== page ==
Readers of Herald Travel will be well aware from Ian Robinson's stories of horse treks across the wilds of Mongolia and forbidden parts of Tibet that he is a genuine adventurer.
This book about his recent trip to strife-torn Afghanistan is, like much of his writing, the sort of journey it's great to read about from the comfort of your armchair, marvelling at his crazy courage, rather than an inspiration to follow.
It offers fascinating glimpses of Kabul's still lively bazaar, Afghani attitudes to women, the battered remains of the glorious Silk Road city of Herat, the unreal life of the expat community, the tantalising ruins of the ancient city of Balkh, the hospitable nomads who wander the lonely Wakham corridor, the tragically blown-up Buddhas of Bamiyan, the incompetent local bureaucracy and much more.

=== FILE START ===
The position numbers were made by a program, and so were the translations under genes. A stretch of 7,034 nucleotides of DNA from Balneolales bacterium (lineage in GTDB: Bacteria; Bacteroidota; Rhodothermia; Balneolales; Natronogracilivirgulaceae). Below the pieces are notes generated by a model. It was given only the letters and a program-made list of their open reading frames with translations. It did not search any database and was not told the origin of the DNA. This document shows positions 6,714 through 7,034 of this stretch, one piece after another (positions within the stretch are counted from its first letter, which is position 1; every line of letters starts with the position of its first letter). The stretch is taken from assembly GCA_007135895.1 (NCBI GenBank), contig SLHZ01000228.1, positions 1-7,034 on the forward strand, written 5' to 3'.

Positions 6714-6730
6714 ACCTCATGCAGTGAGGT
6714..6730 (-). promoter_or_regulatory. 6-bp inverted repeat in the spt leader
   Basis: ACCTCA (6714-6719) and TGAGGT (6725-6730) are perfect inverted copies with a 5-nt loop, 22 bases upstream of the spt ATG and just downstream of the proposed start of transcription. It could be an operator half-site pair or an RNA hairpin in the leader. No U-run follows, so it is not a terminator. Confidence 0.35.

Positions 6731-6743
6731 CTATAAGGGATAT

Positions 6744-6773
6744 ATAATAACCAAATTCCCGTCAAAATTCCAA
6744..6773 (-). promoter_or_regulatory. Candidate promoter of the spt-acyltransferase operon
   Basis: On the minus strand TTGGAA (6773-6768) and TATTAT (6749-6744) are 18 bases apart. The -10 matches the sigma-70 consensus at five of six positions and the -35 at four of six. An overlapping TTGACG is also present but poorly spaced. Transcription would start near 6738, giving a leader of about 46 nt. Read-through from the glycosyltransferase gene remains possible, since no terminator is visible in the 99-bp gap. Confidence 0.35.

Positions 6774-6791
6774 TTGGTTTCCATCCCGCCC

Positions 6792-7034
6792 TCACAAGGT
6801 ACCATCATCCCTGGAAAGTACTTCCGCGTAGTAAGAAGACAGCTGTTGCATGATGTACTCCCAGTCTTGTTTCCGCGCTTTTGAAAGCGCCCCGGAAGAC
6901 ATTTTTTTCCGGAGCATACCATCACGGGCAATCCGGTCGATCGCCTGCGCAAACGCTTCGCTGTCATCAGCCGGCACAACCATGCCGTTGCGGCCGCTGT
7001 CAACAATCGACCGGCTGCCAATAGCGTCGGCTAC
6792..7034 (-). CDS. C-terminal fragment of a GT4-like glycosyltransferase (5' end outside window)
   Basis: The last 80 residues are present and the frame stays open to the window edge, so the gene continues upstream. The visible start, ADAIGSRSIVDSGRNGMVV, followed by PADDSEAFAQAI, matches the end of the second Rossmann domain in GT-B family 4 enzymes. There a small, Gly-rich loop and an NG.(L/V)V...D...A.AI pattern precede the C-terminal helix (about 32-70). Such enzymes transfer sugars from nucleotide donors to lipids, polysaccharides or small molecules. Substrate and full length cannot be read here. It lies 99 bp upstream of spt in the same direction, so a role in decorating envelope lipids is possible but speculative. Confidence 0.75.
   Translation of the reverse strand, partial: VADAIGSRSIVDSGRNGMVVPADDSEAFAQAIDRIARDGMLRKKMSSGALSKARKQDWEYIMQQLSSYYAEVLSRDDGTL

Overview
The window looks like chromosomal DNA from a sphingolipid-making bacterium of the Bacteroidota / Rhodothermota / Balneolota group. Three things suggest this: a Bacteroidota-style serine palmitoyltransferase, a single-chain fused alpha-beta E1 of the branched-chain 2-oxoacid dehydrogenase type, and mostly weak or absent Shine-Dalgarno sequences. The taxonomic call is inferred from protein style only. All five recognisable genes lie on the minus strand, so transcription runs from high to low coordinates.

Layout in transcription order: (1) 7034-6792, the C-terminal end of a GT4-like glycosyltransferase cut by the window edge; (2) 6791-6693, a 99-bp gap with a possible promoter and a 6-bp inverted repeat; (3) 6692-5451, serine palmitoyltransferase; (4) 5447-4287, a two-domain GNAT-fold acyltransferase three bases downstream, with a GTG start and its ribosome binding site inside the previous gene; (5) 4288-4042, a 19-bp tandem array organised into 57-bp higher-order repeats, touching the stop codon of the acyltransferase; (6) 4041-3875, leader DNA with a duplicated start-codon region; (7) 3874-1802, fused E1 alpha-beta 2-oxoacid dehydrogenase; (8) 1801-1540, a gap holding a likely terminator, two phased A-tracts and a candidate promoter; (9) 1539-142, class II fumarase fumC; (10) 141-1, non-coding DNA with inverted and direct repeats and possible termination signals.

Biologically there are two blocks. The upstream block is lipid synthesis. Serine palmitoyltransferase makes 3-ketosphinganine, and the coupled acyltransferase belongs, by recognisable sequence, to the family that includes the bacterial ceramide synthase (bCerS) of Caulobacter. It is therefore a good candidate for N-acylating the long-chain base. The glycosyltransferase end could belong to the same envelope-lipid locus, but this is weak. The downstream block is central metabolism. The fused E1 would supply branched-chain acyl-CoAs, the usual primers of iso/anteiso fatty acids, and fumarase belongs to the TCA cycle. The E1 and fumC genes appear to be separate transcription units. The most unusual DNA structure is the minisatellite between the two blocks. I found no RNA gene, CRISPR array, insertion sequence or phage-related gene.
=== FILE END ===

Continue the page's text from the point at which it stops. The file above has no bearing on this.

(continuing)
But it also portrays what it's really like to travel this benighted land - at once scary yet welcoming, depressing yet magnificent, and, as Robinson says, "at all times an unforgettable experience."
As a matter of fact, I so enjoyed reading this that I do feel inspired to go, except that - fortunately? - my wife won't let me.